At the Spring 2009 meeting of the Council of Institutional Investors, Securities and Exchange Commission (SEC) Chairman Mary L. Schapiro announced the SEC’s current corporate governance agenda. This agenda is largely in response to market events over the last several quarters and covers four broad areas in which the SEC is currently considering or plans to consider new regulation.
Similarly, on May 19, 2009, Sen. Charles Schumer introduced a bill in the Senate that aims to overhaul a number of governance areas, many of which overlap with those areas targeted for reform by the SEC. Given the SEC’s agenda combined with Sen. Schumer’s legislation, it seems only a matter of time before companies will have to incorporate some new governance regime into their operations. The purpose of this legal alert is to provide an overview of the major areas of regulatory reform outlined by Chairman Schapiro and included in Sen. Schumer’s legislation so that they are best prepared to respond to new requirements as they are implemented.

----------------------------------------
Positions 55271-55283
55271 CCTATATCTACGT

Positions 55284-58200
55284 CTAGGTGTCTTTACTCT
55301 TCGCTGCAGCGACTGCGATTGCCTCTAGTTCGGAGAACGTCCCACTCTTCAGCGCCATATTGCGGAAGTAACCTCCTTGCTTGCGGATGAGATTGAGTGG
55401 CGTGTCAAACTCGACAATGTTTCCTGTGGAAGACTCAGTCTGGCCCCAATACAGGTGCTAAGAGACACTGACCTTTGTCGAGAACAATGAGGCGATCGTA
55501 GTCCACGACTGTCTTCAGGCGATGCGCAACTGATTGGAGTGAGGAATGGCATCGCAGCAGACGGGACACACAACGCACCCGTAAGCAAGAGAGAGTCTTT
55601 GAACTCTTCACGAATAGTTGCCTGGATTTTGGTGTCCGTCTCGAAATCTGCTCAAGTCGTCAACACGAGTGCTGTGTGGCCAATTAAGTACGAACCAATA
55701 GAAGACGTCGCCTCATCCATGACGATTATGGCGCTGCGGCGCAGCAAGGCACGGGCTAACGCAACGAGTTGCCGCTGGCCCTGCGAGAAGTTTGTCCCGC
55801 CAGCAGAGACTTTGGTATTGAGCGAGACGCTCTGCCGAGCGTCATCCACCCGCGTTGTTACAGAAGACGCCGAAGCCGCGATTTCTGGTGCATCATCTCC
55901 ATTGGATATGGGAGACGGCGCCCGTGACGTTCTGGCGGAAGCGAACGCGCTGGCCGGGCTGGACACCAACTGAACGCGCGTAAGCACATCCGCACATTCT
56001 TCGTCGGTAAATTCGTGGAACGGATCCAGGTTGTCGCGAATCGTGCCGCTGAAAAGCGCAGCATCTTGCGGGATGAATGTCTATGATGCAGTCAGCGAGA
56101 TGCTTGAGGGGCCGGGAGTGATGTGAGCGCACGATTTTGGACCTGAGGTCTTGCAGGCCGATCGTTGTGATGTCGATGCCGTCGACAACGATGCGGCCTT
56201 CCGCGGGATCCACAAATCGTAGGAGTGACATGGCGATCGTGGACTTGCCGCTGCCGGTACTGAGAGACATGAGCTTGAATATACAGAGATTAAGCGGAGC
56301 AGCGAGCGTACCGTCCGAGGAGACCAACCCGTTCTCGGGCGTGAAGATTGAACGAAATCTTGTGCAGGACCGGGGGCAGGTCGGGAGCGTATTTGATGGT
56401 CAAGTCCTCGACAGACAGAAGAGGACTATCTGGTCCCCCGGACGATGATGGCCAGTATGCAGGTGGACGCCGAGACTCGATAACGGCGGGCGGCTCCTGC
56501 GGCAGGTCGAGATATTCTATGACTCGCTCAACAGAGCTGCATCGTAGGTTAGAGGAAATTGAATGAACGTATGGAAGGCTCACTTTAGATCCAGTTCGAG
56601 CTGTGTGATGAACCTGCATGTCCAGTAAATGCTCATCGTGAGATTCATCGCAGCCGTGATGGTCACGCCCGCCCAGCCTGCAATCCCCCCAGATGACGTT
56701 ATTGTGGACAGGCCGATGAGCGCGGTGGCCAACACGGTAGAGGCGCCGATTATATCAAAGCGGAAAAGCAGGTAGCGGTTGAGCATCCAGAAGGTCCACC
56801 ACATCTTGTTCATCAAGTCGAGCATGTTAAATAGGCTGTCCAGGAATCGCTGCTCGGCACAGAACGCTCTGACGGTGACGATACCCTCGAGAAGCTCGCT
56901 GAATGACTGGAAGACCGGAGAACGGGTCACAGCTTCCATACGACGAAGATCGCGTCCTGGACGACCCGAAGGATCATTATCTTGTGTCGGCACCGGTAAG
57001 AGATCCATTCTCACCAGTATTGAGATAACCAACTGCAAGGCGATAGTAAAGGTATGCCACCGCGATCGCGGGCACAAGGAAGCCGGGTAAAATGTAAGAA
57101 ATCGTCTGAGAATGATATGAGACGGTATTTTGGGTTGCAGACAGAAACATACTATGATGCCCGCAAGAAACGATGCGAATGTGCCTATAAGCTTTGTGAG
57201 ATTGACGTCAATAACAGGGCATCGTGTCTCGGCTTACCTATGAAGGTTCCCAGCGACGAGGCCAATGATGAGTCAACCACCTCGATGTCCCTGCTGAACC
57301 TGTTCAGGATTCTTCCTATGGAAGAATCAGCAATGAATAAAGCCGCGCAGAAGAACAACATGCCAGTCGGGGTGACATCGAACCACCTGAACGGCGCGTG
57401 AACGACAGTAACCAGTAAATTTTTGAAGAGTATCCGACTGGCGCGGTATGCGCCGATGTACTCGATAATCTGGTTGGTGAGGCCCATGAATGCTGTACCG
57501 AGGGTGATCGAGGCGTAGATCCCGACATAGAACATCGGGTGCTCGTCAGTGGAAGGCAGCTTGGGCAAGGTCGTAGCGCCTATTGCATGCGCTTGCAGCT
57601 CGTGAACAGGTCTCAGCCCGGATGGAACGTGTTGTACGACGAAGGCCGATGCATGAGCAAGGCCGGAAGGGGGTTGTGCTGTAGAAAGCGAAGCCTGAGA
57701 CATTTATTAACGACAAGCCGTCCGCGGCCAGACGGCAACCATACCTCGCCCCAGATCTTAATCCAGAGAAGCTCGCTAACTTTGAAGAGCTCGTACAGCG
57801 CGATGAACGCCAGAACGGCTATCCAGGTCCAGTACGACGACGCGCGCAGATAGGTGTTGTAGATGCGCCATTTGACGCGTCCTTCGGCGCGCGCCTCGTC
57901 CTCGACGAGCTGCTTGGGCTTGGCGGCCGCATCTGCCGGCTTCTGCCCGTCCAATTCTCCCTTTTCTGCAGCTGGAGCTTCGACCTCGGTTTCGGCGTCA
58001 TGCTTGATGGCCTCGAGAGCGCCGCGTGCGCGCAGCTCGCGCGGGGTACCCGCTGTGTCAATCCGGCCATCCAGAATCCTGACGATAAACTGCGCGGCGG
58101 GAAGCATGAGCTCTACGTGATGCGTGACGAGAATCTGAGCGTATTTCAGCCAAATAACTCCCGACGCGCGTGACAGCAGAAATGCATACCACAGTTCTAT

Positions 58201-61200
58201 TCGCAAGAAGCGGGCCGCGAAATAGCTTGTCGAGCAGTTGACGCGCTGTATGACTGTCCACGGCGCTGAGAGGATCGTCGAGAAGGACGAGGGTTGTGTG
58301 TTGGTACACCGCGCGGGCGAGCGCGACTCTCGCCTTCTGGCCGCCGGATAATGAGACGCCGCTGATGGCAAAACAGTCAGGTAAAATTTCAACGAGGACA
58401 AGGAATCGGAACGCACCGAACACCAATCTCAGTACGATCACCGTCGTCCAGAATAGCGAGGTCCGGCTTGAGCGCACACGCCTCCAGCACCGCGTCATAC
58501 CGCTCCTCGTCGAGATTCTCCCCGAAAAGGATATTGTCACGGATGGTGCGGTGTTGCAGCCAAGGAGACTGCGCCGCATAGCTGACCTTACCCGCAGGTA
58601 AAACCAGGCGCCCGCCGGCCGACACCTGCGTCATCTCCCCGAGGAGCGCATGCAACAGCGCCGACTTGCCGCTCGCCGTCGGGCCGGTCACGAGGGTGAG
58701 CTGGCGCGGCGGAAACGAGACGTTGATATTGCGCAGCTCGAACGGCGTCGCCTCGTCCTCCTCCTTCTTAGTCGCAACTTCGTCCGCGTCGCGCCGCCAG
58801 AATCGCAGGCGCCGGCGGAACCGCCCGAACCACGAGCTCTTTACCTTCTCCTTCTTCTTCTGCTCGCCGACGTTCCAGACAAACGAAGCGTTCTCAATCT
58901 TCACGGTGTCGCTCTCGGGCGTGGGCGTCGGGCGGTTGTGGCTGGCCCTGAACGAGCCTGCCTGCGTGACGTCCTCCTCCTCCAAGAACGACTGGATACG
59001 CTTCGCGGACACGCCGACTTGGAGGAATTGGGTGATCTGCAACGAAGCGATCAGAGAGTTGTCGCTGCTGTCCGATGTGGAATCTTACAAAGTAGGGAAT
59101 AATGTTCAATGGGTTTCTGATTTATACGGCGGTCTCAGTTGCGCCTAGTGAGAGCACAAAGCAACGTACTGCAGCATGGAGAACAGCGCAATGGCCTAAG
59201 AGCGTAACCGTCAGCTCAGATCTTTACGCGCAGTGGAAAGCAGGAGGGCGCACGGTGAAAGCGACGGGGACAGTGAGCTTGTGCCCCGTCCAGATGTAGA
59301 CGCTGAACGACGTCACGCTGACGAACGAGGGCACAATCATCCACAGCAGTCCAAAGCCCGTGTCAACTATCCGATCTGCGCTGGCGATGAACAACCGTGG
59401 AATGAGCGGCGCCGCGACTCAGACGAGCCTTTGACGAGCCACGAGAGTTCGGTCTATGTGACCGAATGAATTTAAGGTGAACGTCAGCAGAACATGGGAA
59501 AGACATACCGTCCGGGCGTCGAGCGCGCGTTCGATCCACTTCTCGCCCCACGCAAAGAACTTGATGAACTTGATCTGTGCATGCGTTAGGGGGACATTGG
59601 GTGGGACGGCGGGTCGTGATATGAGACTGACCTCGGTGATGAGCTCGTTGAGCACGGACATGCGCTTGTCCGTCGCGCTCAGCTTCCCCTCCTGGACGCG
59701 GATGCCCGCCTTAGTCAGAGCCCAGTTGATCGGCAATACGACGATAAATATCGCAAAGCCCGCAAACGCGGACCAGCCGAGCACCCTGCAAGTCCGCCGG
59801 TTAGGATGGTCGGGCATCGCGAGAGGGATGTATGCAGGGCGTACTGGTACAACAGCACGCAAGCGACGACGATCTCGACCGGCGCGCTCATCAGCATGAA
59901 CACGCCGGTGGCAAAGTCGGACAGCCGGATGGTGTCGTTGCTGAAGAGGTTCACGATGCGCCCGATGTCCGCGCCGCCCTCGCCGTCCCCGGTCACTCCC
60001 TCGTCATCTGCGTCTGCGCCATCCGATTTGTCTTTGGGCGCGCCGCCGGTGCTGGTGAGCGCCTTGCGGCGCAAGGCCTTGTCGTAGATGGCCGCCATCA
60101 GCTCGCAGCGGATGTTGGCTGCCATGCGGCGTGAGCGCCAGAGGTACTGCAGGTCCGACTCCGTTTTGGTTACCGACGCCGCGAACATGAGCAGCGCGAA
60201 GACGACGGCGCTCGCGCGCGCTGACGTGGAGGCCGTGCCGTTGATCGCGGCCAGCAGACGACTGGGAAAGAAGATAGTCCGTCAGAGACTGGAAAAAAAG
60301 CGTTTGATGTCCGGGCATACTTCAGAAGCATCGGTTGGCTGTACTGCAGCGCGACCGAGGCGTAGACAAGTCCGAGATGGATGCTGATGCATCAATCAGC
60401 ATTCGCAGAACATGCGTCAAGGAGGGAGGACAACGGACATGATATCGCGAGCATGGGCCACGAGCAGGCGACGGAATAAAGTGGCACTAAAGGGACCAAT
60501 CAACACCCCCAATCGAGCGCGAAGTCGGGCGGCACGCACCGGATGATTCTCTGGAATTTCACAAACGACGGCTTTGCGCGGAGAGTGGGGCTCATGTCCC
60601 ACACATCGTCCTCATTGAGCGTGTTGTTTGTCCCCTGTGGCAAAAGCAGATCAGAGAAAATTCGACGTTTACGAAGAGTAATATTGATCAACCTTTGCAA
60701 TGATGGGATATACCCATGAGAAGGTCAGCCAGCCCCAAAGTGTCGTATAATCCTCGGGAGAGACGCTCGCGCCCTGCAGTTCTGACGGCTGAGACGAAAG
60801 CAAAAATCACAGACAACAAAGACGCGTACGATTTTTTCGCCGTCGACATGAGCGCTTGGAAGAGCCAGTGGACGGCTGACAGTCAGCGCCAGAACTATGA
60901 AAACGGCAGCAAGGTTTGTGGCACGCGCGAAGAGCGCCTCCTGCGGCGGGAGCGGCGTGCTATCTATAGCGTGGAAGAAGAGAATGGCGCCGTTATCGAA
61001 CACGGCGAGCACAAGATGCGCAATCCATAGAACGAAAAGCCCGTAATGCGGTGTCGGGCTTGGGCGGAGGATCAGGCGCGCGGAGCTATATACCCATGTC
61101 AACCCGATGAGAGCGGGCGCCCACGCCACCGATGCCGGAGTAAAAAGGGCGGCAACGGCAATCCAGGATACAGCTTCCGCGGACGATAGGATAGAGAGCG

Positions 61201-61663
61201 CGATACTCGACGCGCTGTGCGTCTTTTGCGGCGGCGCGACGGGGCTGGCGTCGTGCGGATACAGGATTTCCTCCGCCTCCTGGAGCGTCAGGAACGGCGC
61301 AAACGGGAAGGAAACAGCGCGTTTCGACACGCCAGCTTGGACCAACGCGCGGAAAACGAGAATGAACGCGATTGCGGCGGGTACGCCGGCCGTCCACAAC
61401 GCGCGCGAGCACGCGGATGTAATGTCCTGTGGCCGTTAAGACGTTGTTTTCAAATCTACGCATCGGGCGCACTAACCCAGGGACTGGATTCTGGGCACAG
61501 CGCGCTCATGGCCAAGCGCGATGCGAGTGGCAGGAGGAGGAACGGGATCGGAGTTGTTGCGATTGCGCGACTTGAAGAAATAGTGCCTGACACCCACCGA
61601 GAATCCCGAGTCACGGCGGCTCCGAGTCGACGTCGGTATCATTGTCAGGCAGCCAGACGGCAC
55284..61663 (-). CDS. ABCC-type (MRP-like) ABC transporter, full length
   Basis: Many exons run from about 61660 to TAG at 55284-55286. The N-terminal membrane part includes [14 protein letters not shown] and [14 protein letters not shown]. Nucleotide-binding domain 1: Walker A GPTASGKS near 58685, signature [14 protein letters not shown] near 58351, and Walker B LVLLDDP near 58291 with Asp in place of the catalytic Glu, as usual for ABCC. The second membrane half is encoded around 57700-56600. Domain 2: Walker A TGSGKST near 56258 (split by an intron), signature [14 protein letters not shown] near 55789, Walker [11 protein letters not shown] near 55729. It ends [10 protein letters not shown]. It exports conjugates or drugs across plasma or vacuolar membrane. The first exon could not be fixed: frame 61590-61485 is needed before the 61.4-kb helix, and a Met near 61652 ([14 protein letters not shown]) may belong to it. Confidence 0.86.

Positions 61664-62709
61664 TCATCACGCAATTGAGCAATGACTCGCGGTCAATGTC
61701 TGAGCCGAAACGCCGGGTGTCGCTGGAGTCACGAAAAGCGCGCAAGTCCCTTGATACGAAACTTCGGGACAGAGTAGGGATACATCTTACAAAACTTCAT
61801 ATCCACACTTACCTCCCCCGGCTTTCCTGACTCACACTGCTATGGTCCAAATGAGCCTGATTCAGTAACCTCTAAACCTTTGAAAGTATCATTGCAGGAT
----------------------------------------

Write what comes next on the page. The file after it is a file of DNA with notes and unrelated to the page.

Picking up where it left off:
SEC Regulatory Action
As mentioned above, the SEC’s corporate governance agenda focuses on four broad areas:
- Market Infrastructure;
- Disclosure Reform;
- Proxy Access; and
- Regulation of Market Professionals and Intermediaries.
This legal alert focuses on anticipated regulatory reform in the areas of proxy access and disclosure reform.
Proxy Access. At an open meeting of the SEC on May 20, 2009, the SEC plans to consider a rule proposal relating to proxy access that will be designed to ensure that investors have an increased opportunity to nominate directors. It is expected that shareholders, or groups thereof, who have held at least one percent of issuers’ voting securities for at least one year prior to submitting a proposal will have proxy access to nominate directors.